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Market Plus: Aug 08, 2008: Jamey Kohake

posted on August 8, 2008

Market Plus: Aug 08, 2008: Jamey Kohake Pearson: Welcome to Market Plus. This is the August 8th, 2008 version of our Market Plus segment here at our Web site. Glad you've joined us. Mark Pearson and with me is Jamey Kohake, one of our regular market analysts. Jamey, it's corn and beans. The wheat market is pretty much getting wrapped up as far as the harvest is concerned. Big report August 12th from the USDA, big decline, big bearish move from $8 down to $5 on the corn, from $16 to just under $12 now on beans. So, huge move this week, a lot of people are really second guessing themselves that didn't make sales. Will there be an opportunity to make some sales at much higher prices?

Kohake: I think there will be. I don't know if it's going to be $8 in corn or like they're saying $16 back in the beans. I think we will see support from the market for an acreage fight again this fall. I think if a guy can hold off, store some he will be okay, not to get nervous and sell these lows and start talking $4 corn and $3.50 corn. The market is very, very oversold. The high on corn is under $16 and anything under 30 is oversold and I think if it wasn't for the dollar on Friday I think we would have been higher on Friday and some were short covering coming into Tuesday's report.

Pearson: So, if we look at this thing right now and you are not in favor of making sales in '09 or '10 yet and there are a lot of people nervous about that because of these high input costs.

Kohake: I do agree with the input costs but I think we will see it balance. I think the December '09 contract gets above $6 again. We're just at $5.73 today on the settlement price. It's not going to take much to see a short covering technical dead cat bounce to get back over $6 and give you an extra 25 cents.

Pearson: And you would do that on an '09 contract?

Kohake: Yeah, I would wait until we get over $6 to sell any.

Pearson: And now flip side of that, the acreage battle is going to be between corn and beans again for 2009 and we'll have a few more acres with some CRP coming out. We've got a lot of pasture that's been turned into soybean ground this year. What is your take for soybean prices? Again, just to reiterate what you said on the show, you don't want to make '09 and '10 sales yet on beans. Where do you want to sell some more soybeans?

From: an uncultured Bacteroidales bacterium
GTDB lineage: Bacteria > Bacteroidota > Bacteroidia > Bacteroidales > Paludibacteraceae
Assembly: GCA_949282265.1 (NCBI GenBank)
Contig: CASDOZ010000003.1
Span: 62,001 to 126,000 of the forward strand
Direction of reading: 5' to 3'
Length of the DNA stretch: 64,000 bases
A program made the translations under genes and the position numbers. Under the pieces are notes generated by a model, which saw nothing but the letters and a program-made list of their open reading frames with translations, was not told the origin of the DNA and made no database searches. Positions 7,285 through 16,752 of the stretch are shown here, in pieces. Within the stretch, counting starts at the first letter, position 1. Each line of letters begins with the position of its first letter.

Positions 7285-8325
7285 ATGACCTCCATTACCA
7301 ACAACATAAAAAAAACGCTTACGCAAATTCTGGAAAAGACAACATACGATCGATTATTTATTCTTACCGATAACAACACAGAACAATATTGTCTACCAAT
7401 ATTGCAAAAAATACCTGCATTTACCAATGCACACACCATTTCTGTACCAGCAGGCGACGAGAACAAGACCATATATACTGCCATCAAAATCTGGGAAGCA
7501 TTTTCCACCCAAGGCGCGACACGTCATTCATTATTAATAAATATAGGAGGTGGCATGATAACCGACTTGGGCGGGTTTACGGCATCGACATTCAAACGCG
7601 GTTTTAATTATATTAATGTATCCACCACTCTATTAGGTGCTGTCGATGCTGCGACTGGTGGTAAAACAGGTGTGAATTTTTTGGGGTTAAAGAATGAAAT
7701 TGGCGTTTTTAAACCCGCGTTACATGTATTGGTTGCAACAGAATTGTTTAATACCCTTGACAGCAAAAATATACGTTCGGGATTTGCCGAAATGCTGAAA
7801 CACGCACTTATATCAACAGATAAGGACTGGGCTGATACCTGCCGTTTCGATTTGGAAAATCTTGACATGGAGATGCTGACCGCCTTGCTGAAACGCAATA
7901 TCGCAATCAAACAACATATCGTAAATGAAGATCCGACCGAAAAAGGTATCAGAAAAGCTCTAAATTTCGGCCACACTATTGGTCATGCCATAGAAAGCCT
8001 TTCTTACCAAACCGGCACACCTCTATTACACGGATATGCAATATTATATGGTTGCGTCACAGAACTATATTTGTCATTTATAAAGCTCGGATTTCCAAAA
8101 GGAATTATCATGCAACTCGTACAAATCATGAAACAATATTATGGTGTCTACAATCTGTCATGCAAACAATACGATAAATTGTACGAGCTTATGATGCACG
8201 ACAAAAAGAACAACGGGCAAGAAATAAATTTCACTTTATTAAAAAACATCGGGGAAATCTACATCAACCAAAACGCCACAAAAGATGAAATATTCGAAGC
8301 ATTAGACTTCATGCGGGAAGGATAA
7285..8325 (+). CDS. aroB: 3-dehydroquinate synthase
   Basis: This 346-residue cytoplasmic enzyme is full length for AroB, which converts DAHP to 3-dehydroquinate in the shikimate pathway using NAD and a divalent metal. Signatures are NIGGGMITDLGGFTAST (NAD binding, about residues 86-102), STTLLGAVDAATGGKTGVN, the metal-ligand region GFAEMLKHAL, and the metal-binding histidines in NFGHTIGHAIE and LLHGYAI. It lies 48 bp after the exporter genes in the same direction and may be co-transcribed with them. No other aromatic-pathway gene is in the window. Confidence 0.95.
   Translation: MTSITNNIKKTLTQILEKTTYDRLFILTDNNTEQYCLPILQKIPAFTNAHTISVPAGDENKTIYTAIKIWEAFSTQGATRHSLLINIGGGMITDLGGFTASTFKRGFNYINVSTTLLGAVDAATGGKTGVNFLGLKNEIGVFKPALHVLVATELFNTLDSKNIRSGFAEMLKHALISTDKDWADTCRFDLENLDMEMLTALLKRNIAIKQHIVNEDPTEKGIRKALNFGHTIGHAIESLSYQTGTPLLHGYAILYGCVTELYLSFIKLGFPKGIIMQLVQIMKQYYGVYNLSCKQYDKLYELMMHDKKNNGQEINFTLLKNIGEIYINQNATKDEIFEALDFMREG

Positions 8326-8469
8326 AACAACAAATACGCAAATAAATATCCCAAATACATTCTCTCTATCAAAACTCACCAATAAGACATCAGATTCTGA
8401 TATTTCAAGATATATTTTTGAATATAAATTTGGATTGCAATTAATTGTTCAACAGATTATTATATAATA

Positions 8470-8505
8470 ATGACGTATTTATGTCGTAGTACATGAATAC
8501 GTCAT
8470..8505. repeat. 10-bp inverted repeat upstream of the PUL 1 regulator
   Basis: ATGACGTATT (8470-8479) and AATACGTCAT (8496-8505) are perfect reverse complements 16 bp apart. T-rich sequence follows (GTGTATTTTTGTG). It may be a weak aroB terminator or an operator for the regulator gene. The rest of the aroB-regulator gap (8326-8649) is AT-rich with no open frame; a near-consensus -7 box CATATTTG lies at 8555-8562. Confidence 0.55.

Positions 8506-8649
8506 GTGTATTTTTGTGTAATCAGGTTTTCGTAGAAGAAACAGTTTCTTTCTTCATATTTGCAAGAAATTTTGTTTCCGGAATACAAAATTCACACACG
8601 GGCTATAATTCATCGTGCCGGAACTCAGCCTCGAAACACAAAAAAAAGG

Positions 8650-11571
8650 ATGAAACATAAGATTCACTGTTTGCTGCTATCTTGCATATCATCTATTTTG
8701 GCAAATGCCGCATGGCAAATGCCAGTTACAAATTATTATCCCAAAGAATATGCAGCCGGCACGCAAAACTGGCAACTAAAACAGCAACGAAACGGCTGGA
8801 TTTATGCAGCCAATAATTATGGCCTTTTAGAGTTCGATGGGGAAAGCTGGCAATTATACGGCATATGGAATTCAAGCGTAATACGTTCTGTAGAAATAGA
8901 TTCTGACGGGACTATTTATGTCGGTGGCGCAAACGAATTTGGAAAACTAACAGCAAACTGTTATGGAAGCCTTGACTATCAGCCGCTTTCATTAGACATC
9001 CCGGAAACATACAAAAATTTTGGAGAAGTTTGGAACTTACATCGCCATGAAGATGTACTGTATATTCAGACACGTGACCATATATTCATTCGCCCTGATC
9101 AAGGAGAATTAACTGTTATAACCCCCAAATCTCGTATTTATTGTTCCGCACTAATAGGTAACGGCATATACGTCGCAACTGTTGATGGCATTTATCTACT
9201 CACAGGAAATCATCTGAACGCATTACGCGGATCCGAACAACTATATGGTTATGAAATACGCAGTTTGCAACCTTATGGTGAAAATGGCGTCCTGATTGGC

Kohake: I think beans could rally back up $2. I don't think right now, next week or two weeks away but I think by sometime middle part of winter you could see beans $2 higher. It keeps the beans in the carry outs. We keep the carryout below 130, 135. 135 is the top side on Tuesday where I think it comes in and it keeps the market very, very supported. China was a big player this week. I think China comes in for more down the road and keeps exports strong. Demand is good. We're probably going to have below average yields, about a half a bushel less than what was expected in the last USDA report.

Pearson: Big move in the dollar to the plus side and obviously oil coming down $20, $30. With the strength of the dollar could we see our exports start to fold up here or are we still going to be more attractive than South America?

Kohake: I think we could see them slow down but I think more importantly like you were saying if we can stay cheaper than South America our market will stay supported. If we race back to $16 or something and the dollar we go to 77 or 78 I would say yeah, that's a top, demand is going to drop sharply just like the crude oil did up at $147, usage went down drastically. But I think the areas we're at right now they're still a good value longer term yet.

Pearson: And so, again, no panic selling here, we've had a big sell off, we've had a big bunch of air came out. A lot of this fund money, some people call it funny money, but fund money that has come in to buy commodities has left us particularly on the crude oil price but if you look at the commodity trade and you look at the commodity demand going forward you have to be pretty buoyant.

Kohake: You look at a player sheet this week funds are still long over a billion bushel of corn, still huge, huge longs and they're still long roughly coming into Friday's trade about 16,000 bean futures contracts and all of it we've seen so far I think is just spillover from the metals, from the energies over into the grain market. I think you're exactly right, this dollar would race higher and spill over into other markets and the funds go back and get flat and say hey, prove me wrong with the acres or let's see if demand can hold itself in here.

Pearson: Alright, well it's going to be interesting to see the next few weeks. Of course, August 12th the USDA crop report comes out and we'll get a lot more concrete numbers from them. But as usual Jamey we appreciate your insights on where you think these markets are headed. That's going to take care of Market Plus for this week. Thank you for joining us. From all of us here on Market to Market, I'm Mark Pearson, have a great week.

Tags: agriculture commodity prices markets news